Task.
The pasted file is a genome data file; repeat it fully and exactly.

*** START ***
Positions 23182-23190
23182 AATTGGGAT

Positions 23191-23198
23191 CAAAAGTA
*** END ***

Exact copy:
Positions 23182-23190
23182 AATTGGGAT

Positions 23191-23198
23191 CAAAAGTA